Anyone who has ever survived primary breast cancer will know the feeling of fear that lives with you every single day. That is the fear that the disease will at some point return or metastasise, leading to incurable secondary breast cancer.
The further we get from the end of active treatment, the fewer and less frequent the consultations and hospital visits become. While this is a relief on the one hand, on the other it adds to the worry because we want reassurance in the form of clear test results and positive nods from the doctor.
For survivors like me there is no ‘screening’ for metastasis. There is no point regularly scanning my brain or bones to see if the cancer has spread to those parts when there is no reason to suspect it has. The only way of detecting secondary cancer is through other symptoms like persistent aches and pains and unexplained health problems that eventually lead to further tests.
The one thing they can do is regularly examine the breasts themselves for recurrence, and this takes the form of regular manual examinations by the oncologist as well as mammograms or MRI scans.
In an ideal world I would have as many tests and scans as possible to keep me continually reassured. But the problem with mammograms is they expose you to potentially harmful radiation. When you are in your 20s, 30s or even 40s, you are looking at one mammogram per year for the next 30 to 60 years, and that is a lot of radiation. This is one of the reasons why the National Institute for Health and Care Excellence (NICE) recommends MRIs for ‘high-risk’ women aged 30-49.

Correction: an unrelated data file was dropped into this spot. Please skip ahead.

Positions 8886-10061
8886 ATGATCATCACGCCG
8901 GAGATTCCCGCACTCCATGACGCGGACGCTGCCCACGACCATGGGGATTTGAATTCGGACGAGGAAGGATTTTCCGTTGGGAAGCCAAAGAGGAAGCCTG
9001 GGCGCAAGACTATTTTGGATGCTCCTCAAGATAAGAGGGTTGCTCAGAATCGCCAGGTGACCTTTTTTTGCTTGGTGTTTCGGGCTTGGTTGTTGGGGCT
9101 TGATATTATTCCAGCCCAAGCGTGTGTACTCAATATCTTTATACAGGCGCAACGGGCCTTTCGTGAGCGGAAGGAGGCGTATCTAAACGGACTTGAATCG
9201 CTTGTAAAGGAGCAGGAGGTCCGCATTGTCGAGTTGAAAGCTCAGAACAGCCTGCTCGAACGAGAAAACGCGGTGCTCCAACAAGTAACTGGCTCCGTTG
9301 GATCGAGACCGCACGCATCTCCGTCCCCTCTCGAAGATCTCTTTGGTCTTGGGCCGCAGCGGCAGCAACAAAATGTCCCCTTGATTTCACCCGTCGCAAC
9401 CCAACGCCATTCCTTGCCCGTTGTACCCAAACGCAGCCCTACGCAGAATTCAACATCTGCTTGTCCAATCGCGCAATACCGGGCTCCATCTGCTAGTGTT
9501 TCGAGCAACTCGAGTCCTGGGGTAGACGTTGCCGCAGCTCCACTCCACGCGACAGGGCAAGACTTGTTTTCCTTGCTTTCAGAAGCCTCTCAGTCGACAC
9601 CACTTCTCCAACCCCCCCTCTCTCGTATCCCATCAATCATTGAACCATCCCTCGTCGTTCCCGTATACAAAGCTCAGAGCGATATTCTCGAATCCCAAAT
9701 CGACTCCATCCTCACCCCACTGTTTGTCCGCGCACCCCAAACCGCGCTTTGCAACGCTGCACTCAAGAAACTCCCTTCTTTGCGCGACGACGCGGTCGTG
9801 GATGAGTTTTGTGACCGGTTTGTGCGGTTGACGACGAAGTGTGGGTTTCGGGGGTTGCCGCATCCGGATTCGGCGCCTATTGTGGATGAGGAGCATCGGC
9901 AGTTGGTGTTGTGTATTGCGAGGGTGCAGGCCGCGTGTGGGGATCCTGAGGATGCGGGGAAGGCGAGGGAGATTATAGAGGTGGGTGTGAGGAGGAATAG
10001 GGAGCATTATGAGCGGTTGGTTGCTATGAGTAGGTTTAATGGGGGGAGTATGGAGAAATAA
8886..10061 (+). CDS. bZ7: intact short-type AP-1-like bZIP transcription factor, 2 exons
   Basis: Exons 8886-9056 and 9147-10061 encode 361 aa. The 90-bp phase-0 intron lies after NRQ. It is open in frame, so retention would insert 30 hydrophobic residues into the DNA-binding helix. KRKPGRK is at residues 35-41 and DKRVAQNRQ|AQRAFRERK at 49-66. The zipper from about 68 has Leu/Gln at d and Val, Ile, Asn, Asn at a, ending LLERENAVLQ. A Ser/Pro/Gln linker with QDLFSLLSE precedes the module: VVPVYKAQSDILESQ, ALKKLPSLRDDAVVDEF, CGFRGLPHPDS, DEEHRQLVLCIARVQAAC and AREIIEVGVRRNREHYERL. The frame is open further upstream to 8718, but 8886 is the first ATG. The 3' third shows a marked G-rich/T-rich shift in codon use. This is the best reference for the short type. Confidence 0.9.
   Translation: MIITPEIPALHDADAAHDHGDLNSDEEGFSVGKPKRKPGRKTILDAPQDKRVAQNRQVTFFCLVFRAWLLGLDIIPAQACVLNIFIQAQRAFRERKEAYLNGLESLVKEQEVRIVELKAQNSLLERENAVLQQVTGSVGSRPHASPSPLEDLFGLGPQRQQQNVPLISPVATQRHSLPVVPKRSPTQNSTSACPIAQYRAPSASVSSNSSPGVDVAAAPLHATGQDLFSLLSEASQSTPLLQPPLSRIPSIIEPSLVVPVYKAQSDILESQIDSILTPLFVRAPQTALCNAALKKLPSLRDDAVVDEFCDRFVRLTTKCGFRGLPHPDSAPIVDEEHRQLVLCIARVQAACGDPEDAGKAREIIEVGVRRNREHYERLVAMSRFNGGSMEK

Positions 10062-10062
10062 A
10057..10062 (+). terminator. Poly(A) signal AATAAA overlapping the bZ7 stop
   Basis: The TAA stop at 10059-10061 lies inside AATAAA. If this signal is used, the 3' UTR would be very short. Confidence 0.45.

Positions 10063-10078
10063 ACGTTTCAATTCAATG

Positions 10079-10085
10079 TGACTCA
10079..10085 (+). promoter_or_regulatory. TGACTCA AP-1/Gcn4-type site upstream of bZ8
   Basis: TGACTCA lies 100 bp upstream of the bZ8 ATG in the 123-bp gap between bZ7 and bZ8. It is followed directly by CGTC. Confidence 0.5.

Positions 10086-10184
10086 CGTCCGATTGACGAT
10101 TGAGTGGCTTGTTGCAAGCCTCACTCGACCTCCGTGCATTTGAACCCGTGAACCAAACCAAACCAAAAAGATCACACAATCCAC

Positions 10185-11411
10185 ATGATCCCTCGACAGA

However, having breast cancer in your 20s or 30s does not necessarily put you in the ‘high-risk’ category, so an annual MRI is not the natural option for every young person who has survived the disease. ‘High risk’ refers to people with a strong family history, or those who have tested positive for BRCA or TP53 gene mutations.
In my case, the fact that my maternal grandmother had breast cancer in her 30s puts me into the high-risk category, but if you have had the disease in your 20s or 30s and don’t have a family history or gene mutation, you aren’t necessarily at a much higher risk than the general population of developing breast cancer a second time.
I ended up having both a mammogram and an MRI scan this summer and thankfully both came back clear. In January I’ll have my first consultation with my surgeon in over a year, and hopefully he’ll be able to tell me whether he recommends one or the other going forward.
There’s a lot of confusion among young survivors over the MRI/mammogram question, so my advice is to talk to your doctor about the NICE recommendations and find out where you stand. Only the medical professional knows what’s right for you, but there’s nothing more reassuring than being given a proper explanation as to why something is best. So keep on asking until you really understand.
Laura also writes blogs for two other websites. You can read more from her at the Huffington Post or her blog the big scary 'C' word, or follow her on Twitter @bigscaryCword. You can also ‘like’ her Facebook page.Vita's bloggers views are their own and do not necessarily represent those of Breast Cancer Care or Vita magazine.